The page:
Potential clients come to me on a regular basis with familiar stories. The details and circumstances differ in each case, but the basic plotline remains the same. An elderly loved one who recently passed away had been ailing - maybe they suffered Alzheimer's or dementia. Another person - often a particular family member or a caretaker - took advantage of their vulnerability and convinced the elder to transfer all their assets over to the wrongdoer. Frequently that wrongdoer will be addicted to alcohol or drugs and depends on the elderly parent or grandparent for income. Sometimes it's a stepmother that changes the trust in her favor over biological children of her deceased husband.
Regardless, beneficiaries are blindsided when they learn their inheritance rights have been violated. Coupled with the loss of an elderly loved one, this kind of news adds indignation to the heartbreak. How can you respond to such an obvious injustice? That's why I decided to write a book on that very subject, The Wolf at the Door: Undue Influence and Elder Financial Abuse. This week journalist Elliott Raphaelson of The San Diego Union-Tribune reviewed The Wolf at the Door and recommended it as "informative and comprehensive" practical guide for both families and financial planners.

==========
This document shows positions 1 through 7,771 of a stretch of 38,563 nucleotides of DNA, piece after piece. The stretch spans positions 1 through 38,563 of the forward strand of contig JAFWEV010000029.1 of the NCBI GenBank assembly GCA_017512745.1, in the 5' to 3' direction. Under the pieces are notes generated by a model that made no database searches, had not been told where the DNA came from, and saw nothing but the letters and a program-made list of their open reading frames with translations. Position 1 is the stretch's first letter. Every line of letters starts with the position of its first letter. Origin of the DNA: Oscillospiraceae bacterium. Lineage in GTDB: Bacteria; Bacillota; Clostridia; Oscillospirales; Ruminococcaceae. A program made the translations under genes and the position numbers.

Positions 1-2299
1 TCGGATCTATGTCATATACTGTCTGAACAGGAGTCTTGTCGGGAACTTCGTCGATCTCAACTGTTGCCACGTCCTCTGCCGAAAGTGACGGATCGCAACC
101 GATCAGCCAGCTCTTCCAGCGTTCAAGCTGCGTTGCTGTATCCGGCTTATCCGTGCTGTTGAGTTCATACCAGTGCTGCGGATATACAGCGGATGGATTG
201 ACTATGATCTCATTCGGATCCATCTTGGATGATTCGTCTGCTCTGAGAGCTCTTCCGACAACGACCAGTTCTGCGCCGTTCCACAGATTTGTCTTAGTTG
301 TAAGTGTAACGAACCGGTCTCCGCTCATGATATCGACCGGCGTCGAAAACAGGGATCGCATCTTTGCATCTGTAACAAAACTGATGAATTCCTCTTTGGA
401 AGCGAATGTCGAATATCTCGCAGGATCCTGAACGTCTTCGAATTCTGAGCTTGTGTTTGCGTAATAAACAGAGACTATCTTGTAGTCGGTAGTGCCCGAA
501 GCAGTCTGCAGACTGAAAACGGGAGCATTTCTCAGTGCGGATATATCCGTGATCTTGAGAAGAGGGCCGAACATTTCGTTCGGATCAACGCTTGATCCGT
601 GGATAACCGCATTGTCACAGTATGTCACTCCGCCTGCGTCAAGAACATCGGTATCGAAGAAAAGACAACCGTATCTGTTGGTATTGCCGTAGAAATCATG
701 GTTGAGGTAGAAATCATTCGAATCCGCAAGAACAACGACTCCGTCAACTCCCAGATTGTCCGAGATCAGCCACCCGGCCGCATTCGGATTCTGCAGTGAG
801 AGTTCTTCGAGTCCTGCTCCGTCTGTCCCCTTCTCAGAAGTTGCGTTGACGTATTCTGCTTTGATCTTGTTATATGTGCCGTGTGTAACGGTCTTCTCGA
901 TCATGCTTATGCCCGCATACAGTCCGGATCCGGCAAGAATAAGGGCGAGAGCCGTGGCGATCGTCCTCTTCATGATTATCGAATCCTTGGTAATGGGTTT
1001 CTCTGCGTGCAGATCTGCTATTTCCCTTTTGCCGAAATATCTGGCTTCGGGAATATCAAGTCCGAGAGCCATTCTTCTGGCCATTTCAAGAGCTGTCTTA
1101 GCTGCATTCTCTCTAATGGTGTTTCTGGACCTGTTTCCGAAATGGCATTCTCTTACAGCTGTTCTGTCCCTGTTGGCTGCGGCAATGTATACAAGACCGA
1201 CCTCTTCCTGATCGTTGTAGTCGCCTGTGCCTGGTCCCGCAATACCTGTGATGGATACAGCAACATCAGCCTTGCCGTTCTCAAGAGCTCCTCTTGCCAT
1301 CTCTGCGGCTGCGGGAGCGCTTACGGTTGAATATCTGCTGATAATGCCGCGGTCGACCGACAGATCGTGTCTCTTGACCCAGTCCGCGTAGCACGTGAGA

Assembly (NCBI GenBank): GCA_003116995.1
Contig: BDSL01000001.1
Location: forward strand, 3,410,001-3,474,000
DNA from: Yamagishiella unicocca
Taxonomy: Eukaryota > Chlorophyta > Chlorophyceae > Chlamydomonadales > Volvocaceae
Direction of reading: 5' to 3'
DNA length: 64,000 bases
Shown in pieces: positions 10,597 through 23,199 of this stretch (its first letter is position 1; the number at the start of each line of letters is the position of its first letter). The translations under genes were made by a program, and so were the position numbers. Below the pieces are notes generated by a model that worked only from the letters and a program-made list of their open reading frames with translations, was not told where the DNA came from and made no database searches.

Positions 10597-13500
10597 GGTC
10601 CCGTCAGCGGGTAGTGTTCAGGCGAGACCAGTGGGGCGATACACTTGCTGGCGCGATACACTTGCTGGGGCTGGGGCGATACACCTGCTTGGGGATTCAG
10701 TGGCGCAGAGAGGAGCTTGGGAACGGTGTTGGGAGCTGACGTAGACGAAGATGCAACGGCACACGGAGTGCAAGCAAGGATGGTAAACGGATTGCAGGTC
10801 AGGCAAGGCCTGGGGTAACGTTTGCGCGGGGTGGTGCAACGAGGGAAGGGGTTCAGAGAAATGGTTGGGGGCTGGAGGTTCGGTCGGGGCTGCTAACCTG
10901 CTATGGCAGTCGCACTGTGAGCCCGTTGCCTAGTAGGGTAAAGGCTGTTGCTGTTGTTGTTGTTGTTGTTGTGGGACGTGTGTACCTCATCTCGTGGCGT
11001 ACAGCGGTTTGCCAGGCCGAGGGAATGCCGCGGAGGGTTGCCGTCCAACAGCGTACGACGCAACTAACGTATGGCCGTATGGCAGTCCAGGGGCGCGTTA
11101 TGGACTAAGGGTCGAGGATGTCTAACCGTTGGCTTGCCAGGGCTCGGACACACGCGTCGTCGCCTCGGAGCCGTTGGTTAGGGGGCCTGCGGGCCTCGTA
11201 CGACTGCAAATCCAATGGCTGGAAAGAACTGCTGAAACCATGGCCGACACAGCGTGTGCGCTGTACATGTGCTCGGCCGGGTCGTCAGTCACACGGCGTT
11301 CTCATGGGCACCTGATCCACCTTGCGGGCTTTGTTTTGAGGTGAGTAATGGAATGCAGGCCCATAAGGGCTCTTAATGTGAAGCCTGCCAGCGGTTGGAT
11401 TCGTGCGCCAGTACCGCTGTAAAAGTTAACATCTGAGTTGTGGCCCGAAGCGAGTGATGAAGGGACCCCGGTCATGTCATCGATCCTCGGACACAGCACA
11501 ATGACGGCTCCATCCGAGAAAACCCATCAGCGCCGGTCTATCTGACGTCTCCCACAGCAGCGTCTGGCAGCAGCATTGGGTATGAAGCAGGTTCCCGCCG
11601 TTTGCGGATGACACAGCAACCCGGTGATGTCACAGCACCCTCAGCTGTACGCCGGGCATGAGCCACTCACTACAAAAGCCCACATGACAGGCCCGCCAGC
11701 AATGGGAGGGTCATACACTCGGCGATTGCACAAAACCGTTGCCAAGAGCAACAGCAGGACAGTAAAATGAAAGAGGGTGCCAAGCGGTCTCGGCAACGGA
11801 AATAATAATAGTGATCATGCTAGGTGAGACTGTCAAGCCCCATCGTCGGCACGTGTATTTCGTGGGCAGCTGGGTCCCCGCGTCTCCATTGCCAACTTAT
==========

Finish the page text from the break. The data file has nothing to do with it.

I'd like to thank Mr. Raphaelson and The San Diego Union-Tribune for putting a spotlight on the challenge of elder financial exploitation. The rate of abuse is rising, and victims need somewhere to turn. Because I can only serve a limited number of clients at any given time, I've written The Wolf at the Door and my new book Alzheimer's, Widowed Stepmothers & Estate Crimes to provide the basic tools for stopping estate predators.
If you would like a free digital copy of The Wolf at the Door or Alzheimer's, Widowed Stepmothers & Estate Crimes, email us at [email protected] I'm happy to share this book on a very important topic.